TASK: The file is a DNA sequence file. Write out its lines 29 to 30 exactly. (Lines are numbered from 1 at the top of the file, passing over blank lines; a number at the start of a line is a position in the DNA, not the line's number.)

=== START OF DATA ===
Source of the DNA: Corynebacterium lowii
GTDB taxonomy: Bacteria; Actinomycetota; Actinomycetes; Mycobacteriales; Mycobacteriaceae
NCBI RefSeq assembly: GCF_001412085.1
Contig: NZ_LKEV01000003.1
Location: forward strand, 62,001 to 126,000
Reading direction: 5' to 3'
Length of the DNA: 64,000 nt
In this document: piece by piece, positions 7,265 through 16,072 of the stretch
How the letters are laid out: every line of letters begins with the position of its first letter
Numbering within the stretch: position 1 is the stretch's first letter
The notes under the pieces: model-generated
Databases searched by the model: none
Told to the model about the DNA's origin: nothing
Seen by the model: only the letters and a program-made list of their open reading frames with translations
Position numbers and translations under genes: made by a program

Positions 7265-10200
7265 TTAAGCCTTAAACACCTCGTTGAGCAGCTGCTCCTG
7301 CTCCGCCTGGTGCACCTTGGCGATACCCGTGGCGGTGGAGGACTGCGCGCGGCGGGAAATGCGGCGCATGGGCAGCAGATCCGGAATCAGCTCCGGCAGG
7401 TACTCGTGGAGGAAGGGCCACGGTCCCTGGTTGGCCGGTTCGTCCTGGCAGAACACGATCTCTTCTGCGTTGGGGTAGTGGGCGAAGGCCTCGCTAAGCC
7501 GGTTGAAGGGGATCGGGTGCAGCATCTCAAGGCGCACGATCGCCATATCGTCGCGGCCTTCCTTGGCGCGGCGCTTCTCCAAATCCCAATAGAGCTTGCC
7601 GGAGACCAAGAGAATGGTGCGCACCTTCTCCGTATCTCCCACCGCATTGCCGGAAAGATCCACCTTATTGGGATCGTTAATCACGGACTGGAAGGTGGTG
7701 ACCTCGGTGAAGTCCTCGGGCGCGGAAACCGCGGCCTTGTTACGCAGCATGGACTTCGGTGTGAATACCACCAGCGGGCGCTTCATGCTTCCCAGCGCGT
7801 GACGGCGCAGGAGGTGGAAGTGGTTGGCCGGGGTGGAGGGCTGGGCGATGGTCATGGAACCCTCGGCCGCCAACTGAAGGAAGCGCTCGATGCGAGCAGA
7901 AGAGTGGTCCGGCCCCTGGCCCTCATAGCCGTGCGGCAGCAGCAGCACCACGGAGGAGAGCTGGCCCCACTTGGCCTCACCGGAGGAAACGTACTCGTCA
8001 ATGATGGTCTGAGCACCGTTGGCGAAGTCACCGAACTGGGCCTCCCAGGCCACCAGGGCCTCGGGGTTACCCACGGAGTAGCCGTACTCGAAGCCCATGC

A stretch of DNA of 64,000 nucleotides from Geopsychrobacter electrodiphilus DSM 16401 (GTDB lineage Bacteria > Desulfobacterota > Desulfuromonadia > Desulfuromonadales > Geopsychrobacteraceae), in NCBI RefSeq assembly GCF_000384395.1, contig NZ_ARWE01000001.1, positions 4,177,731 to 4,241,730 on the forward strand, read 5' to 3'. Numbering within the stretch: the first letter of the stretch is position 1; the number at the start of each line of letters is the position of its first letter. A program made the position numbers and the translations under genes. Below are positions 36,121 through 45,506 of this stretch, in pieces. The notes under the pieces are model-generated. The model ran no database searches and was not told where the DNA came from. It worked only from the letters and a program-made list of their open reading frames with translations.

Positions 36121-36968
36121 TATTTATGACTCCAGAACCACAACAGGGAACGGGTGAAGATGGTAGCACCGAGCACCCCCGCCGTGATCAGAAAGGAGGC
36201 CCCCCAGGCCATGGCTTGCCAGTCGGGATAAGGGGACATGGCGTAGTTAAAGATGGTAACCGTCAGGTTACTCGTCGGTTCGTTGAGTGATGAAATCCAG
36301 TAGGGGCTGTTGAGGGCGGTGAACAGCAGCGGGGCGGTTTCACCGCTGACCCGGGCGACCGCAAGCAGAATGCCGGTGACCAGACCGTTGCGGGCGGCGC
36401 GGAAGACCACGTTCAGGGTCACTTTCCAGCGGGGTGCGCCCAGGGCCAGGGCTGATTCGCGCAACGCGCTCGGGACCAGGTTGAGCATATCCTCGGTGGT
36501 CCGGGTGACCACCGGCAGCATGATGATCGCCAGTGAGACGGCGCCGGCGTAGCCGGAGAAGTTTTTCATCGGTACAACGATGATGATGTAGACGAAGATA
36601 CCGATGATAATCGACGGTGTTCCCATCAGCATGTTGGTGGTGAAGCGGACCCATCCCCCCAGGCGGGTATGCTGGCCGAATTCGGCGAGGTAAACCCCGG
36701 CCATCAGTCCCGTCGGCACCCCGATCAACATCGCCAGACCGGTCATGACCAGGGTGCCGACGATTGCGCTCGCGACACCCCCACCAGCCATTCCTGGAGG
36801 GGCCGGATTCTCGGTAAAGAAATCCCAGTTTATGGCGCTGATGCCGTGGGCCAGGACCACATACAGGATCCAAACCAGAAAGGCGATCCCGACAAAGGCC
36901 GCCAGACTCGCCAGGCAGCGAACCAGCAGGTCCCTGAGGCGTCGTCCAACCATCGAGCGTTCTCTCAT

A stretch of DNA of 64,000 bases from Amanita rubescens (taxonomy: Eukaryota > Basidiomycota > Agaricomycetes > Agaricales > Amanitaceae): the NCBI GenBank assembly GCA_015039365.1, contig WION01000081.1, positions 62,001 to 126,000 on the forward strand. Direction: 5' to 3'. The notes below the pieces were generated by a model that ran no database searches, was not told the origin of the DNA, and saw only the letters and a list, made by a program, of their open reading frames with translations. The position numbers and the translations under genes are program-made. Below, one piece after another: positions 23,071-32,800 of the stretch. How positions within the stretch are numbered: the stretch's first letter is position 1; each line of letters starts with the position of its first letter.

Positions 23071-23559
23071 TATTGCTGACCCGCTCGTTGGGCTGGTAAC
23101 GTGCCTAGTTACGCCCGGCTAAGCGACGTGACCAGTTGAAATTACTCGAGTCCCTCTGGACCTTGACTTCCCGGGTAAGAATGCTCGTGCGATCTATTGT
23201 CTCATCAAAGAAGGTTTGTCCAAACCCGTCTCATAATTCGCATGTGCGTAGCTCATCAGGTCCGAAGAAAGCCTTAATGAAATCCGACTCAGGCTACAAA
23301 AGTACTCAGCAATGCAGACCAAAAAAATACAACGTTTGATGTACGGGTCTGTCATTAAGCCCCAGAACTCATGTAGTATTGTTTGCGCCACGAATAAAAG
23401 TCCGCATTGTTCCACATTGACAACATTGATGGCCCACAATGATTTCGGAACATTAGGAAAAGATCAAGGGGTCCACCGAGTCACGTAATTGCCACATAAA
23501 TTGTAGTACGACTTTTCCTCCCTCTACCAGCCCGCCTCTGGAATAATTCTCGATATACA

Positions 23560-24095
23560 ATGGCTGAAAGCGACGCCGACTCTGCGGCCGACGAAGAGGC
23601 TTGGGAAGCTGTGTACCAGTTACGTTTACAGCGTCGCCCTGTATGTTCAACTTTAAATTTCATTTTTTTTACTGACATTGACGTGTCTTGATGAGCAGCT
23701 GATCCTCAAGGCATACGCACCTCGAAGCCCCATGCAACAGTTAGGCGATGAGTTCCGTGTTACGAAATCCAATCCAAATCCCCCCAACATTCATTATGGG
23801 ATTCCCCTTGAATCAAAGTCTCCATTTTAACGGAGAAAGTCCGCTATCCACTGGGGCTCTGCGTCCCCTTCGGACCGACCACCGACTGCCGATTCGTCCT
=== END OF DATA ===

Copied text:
36201 CCCCCAGGCCATGGCTTGCCAGTCGGGATAAGGGGACATGGCGTAGTTAAAGATGGTAACCGTCAGGTTACTCGTCGGTTCGTTGAGTGATGAAATCCAG
36301 TAGGGGCTGTTGAGGGCGGTGAACAGCAGCGGGGCGGTTTCACCGCTGACCCGGGCGACCGCAAGCAGAATGCCGGTGACCAGACCGTTGCGGGCGGCGC